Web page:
The Principles Of Self Actualization

991 WordsNov 4, 20154 Pages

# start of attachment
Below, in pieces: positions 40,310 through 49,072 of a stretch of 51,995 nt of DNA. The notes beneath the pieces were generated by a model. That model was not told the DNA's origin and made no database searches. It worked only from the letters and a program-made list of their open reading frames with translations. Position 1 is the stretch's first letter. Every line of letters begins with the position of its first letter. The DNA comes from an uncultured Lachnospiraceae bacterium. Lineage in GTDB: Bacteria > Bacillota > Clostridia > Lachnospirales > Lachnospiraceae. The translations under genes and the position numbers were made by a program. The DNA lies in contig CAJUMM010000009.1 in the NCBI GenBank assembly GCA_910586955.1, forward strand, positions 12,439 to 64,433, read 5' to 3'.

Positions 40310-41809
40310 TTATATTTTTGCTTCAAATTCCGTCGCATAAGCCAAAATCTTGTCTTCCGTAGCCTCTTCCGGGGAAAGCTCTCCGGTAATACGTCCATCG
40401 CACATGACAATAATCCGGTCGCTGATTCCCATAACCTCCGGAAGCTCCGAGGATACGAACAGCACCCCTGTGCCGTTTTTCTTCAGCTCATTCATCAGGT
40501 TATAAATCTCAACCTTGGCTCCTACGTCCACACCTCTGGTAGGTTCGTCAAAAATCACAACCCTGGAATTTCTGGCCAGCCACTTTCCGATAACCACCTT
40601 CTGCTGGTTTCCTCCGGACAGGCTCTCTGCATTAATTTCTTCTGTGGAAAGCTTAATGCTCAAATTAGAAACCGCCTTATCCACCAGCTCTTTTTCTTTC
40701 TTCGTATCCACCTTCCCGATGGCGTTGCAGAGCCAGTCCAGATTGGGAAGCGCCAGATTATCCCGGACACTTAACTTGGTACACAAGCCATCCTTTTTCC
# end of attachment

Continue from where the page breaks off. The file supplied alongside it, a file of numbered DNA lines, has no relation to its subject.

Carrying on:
The following pages lay out the tenets of Self-Actualization Theory and the reasoning behind behavior that brings us closer to achieving our potential as evidenced by research done by Deci, Ryan, and Guay (2013). Central to this theory are the two sets of threes: three behaviors and three needs for achieving healthy well-being. Amotivation represents the antithesis of self-actualization and represents a failure to internalize experience. Congruent with these tenets is a study done by Shedlosky-Shoemaker, Costabile, and Arkin (2014) entitled Self-Expansion through Fictional Characters. The study addresses one solution to potential failure to achieve self-actualization by searching for evidence that fictional characters in entertainment media provide the tools for self-actualization. This concerns Self-Actualization Theory’s observations on parenting, specifically the area concerning conditional regard vs autonomous support. The implication is that fictional characters can fill a void where parenting fell short. An Unexpected Source of Self-Actualization Summary Deci et al. (2013) posit that all humans strive toward self-actualization – that is, growth and development nurtured by “unconditional positive regard” (p. 109), aka “autonomous support” (p. 125), to achieve “full functioning” (p. 110) that ultimately enables us to internalize experiences and take away both positive and negative life lessons (p. 121). This would be the ideal of a fully actualized adult. Naturally,
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